2006 HSR&D National Meeting Abstract
3053 — Concomitant Use of Benzodiazepines and Other Drugs and Risk of Injury in Community-Dwelling Veterans
Spehar AM (VISN-8 Patient Safety Center; USF College of Public Health; Suncoast Ctr. For Patient Safety at USF)
French DD (VISN 8 Measurement & Evaluation Team)
Campbell RR (VISN 8 Patient Safety Center)
Means H (VISN 8 Pharmacy Benefit Management)
Chirikos TN (H. Lee Moffitt Cancer Center & Research Institute & USF, Tampa, FL)
Bulat T (VISN 8 Patient Safety Cener; JAH Falls Clinic; USF College of Medicine)
1) To use VHA outpatient pharmacy datasets linked with healthcare outcomes datasets to examine the occurrence of concomitant use of benzodiazepines and other drugs. 2) To quantify the effect of these drug combinations on the likelihood of an injury-related healthcare episode in community-dwelling veterans.
We linked outpatient prescription data and inpatient/outpatient medical utilization records for 13,745 patients receiving outpatient benzodiazepine and over 1.5 million non-benzodiazepine prescriptions in a VA hospital system over three years. Injuries and adverse events were identified using ICD-9-CM coding for injuries and poisoning (800-999), and associated into injury episodes of care. Micromedex software was used to identify “major” severity combinations of benzodiazepines and other drugs. We restricted our analysis to those drug combinations within a 30-day period prior to an injury-related healthcare event. We used a multivariate model to adjust this risk of injury-related healthcare episode for impact of comorbidities, hospital discharges, marital status, age, mean arterial pressure, and body mass index, as well as dose of benzodiazepines, converted to Valium equivalents, and benzodiazepine duration.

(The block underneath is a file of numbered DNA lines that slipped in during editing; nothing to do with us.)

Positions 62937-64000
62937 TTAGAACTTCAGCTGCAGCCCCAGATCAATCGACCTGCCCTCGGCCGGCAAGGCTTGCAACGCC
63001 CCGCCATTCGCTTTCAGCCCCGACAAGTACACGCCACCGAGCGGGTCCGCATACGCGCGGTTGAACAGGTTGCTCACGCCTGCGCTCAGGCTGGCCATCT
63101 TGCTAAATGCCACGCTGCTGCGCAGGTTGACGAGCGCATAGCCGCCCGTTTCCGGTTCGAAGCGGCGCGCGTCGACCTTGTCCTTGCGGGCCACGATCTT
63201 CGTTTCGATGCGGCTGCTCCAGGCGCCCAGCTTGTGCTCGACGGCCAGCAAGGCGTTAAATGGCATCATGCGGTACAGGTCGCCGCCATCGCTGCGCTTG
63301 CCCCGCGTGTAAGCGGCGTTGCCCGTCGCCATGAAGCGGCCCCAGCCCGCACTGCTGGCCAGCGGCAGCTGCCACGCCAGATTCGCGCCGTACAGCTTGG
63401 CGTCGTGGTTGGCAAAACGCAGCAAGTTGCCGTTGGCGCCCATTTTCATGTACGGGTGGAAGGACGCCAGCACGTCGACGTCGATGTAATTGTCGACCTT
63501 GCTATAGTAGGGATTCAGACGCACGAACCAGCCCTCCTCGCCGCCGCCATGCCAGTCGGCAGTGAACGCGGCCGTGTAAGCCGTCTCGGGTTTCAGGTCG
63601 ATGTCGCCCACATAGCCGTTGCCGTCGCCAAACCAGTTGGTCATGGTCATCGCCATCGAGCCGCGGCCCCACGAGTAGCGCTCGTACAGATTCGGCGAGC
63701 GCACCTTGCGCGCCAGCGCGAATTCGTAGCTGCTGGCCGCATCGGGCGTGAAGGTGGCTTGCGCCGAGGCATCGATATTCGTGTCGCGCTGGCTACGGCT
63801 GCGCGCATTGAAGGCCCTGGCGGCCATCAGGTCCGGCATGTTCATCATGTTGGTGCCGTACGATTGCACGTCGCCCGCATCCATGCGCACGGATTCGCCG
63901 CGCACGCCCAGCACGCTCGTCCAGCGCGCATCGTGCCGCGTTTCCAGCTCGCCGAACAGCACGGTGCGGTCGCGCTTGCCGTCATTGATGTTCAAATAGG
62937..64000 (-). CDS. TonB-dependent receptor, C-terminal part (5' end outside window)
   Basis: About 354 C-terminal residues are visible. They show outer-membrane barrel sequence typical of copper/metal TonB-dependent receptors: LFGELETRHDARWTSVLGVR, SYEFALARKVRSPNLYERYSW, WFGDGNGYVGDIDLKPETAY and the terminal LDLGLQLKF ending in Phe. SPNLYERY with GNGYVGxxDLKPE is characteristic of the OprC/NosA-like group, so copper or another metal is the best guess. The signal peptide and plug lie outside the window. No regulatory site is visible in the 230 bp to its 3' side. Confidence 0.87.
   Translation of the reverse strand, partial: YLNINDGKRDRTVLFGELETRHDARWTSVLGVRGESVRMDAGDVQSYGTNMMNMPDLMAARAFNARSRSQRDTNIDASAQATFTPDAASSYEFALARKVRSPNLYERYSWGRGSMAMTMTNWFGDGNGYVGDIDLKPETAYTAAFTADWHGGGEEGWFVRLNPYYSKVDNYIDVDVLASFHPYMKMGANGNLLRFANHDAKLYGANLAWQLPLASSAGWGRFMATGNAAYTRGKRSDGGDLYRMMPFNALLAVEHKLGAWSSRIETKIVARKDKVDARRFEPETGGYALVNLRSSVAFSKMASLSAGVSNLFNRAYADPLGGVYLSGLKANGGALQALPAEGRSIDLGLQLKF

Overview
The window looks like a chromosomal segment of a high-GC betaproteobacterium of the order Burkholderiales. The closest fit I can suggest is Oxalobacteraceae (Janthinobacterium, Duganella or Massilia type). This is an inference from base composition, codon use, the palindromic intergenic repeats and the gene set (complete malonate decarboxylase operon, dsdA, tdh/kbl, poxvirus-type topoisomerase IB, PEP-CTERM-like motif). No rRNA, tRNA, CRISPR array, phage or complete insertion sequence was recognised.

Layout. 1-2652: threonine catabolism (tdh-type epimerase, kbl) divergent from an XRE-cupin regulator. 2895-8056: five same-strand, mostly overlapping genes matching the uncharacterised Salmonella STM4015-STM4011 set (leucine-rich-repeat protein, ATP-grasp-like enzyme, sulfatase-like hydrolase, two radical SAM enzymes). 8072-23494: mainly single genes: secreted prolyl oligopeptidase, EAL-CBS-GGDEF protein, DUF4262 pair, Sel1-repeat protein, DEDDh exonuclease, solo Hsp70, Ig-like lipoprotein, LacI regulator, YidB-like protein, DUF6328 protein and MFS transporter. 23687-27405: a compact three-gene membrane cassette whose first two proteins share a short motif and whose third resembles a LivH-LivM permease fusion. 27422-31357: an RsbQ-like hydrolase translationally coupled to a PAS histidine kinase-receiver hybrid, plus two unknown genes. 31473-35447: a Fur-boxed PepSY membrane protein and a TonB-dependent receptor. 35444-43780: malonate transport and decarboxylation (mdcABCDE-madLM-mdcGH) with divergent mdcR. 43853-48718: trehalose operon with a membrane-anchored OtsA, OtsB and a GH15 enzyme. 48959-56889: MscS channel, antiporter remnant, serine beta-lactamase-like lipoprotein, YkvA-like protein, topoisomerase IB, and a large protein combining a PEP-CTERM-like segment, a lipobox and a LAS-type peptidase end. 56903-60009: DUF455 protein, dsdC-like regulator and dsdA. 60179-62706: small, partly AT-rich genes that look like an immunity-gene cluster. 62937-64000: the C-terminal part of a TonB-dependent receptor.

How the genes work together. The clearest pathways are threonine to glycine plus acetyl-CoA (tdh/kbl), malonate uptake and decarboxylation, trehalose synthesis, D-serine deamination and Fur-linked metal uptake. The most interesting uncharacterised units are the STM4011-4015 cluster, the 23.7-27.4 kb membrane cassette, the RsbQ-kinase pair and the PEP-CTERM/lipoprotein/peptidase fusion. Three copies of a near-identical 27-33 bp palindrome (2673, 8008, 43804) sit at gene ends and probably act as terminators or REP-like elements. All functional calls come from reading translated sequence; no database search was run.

Of the 1110 unique individuals with an injury, 790 (71%) had used benzodiazepines in combination with another drug, and this increased the odds of an injury more than twofold. Dose and duration of benzodiazepines, as well as certain comorbidities, were also associated with increased risk for injury, whereas being married reduced the risk.
Benzodiazepines are medications that are generally acknowledged to independently increase injury risk. Benzodiazepines used concomitantly with other high risk medications can further increase this risk. This study quantified the increased risk of healthcare treatment for an injury that occurred while taking benzodiazepines and other medications and adjusted for other risk factors.
This large-scale study quantified the impact of concomitant use of benzodiazepines and other drugs on the risk of injury in veterans. Researchers must go beyond discussions of potentially inappropriate medications to include analyses linking use with injury healthcare utilization. Better patient and provider education is needed when prescribing potentially high risk medications. Future injury risk models must incorporate complex aspects of medication usage, such as dose and duration, as well as concomitant use, linked to adverse outcomes.